Five graphs that tell the future story of coal
- 16 Dec 2013, 15:00
- Robin Webster
International demand for coal is only going in one
direction: up. Radical action to stall the growth of coal and curb
the growth in greenhouse gas emissions is off-track, according to
the International Energy Agency (IEA).
The IEA's latest
five-year outlook predicts coal
consumption will grow at an average 2.3 per cent per year. The
world will burn almost
nine billion tonnes of coal per year by
2018, the agency predicts.
Despite efforts from the Chinese government to
encourage more efficient use of energy and more power from
renewables, China will account for nearly 60 per cent of the
China: the centre of the coal
Coal demand grew by 170 megatonnes around the world
in 2012, according to the report, or 2.3 per cent of annual
consumption. China accounted for 97 per cent of that
China is now importing roughly as much seaborne coal
as the rest of the world combined - and its coal consumption is
expected to grow by another 17 per cent over the next five years.
Overall, China alone will account for half the expected growth in
coal demand to 2018, as this chart shows:
Even that startling growth is a slight downgrade from
previous predictions. The country's government is making efforts to
reduce its dependency on coal and use energy more efficiently - for
example by introducing new carbon trading systems in seven separate
But the IEA says these efforts are likely to be at
least partially offset by the growth of China's middle class, which
is demanding more and more power. So while coal demand will grow a
bit slower, it's still going up.
Demand flat in the rich
The European Union experienced a significant - and well-publicised - increase in coal
consumption in 2012/13. But the IEA says the spike is only the
Overall, coal consumption in the EU will decline over
the next five years, it says. Sluggish economic growth projections,
more power production from renewables, and efficiency gains -
including replacing old coal power stations with new ones - will
all shrink demand.
Elsewhere in the rich world it's a different story,
however. Japan is closing down nuclear power stations in the wake
of the Fukushima disaster - with the result that it
is expected to be more dependent on coal over the next five years.
Meanwhile in Korea, new coal plants are coming online.
As a result, demand for coal across the OECD is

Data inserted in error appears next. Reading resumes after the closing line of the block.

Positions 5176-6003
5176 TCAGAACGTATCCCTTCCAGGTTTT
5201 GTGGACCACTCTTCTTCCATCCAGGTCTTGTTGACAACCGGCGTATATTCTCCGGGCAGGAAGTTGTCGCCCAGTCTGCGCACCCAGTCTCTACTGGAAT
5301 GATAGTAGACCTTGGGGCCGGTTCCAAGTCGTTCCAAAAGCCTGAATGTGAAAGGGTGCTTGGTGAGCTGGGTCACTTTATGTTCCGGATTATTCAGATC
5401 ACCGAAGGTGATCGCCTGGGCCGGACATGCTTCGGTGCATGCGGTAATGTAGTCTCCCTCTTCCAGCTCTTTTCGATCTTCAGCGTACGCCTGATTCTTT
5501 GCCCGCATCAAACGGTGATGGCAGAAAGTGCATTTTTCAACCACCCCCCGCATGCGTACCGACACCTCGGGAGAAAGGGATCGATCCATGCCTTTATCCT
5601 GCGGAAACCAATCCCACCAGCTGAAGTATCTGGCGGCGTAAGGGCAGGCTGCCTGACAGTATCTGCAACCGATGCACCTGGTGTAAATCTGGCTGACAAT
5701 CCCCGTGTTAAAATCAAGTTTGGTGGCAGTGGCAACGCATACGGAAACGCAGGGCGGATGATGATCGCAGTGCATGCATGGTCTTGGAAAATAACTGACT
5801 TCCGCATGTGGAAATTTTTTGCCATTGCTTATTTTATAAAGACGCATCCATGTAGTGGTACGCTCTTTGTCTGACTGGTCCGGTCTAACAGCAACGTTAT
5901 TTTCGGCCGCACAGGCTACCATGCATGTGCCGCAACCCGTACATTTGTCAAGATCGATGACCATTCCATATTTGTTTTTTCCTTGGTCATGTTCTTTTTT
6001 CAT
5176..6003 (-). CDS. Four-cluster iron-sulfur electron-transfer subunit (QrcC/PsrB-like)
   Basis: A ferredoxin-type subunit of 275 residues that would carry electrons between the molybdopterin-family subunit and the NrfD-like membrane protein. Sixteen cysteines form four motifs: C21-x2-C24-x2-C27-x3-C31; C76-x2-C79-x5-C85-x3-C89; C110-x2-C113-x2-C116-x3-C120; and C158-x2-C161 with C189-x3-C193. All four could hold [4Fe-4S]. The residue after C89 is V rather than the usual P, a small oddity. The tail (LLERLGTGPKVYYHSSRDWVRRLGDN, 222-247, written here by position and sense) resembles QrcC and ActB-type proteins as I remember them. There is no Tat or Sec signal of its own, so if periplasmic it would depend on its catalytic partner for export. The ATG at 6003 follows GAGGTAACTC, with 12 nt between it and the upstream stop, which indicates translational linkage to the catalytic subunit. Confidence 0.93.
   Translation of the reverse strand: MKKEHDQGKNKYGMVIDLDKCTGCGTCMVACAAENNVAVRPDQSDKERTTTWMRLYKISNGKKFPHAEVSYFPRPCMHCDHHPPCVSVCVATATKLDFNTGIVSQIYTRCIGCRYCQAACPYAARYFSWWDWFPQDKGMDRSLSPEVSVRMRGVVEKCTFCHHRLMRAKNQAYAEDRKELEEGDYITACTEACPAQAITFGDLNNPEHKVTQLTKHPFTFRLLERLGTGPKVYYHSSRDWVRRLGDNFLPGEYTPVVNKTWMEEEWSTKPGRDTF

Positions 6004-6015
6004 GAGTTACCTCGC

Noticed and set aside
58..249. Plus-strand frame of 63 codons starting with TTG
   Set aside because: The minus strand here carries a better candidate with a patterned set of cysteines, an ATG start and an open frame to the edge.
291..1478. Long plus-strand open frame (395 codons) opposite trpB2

expected to remain broadly flat:
Change in coal demand across the Organisation for
Economic Co-operation and Development (OECD). The OECD is made up
34 high income countries. OECD Asia
Oceania comprises Australia, Israel, Japan, Korea and New
Per capita consumption tells a different
It's easy to lay the blame for increasing coal-fired
generation at China's door - or to a lesser extent other Asian
countries. But that doesn't tell the whole story, as the following
graph of coal consumption per capita demonstrates:
In 2011, China, India and Indonesia's coal
consumption for power generation alone was higher than the entire
OECD coal demand.
But China still uses about the same amount of coal
per head as Germany and Denmark - and it uses about half as much
coal per person as the USA. In India, each person still uses about
an eighth of the amount of electricity than someone living within
the OECD. Given vast coal availability, the IEA says that it's not
surprising that the governments of China, India, Indonesia and
Vietnam will rely on coal to provide their population with
Who's exporting where
Coal is largely a domestic energy source, according
to the IEA. Less than 17 per cent of global demand is traded
internationally, with the rest being produced at home.
But the amount of coal that's traded around the world
is increasing - it's doubled in the last five years. Over the next
five years, the IEA predicts that it will increase even more, and
that more coal will be imported from west to east:
What does all this mean for climate change?
All this isn't good news for the world's ability to
reduce greenhouse gas emissions and prevent climate change reaching
dangerous levels. Coal-fired generation is the biggest single
source of carbon dioxide emissions - and more than three-fifths of
the rise in global emissions since 2000 is due to coal burning.
The IEA's chief executive Maria van der Hoeven
says that if it's not curtailed, the
growth of coal "will have enormous and tragic consequences". The
IEA projects that if it continues, the world
could see a four degrees Celsius temperature rise.
There are potential solutions - but they are not
being implemented. Carbon capture and storage (CCS) technology is
"effectively stalled", according to the IEA. The lack of
large-scale demonstration plants around the world means that CCS
hasn't been tested properly yet.
The agency also highlights that the majority of the
coal power stations being built around the world are less efficient
than they could be. If India and other South-East Asian countries
switched to more efficient coal plants, that could save as much emissions as all the wind turbines in Europe,
according to the IEA.
An effective carbon price could change the economics
of coal - forcing power utilities to develop CCS and use more
efficient coal power plants. But that isn't happening yet either.
For example, that a carbon price of about $150 would be needed to
persuade energy companies in Asia to switch from coal to gas power,
the IEA says:
At the moment, there isn't any
carbon price at all in India - and Europe's Emissions Trading
Scheme has created a carbon price of about five euros.
The IEA says radical action is needed to curb
greenhouse gas emissions. It adds calmly and in a slight
understatement that "radical action is disappointingly absent."
Greenhouse gas emissions are projected to keep rising, and the
growth in coal is an important part of that story.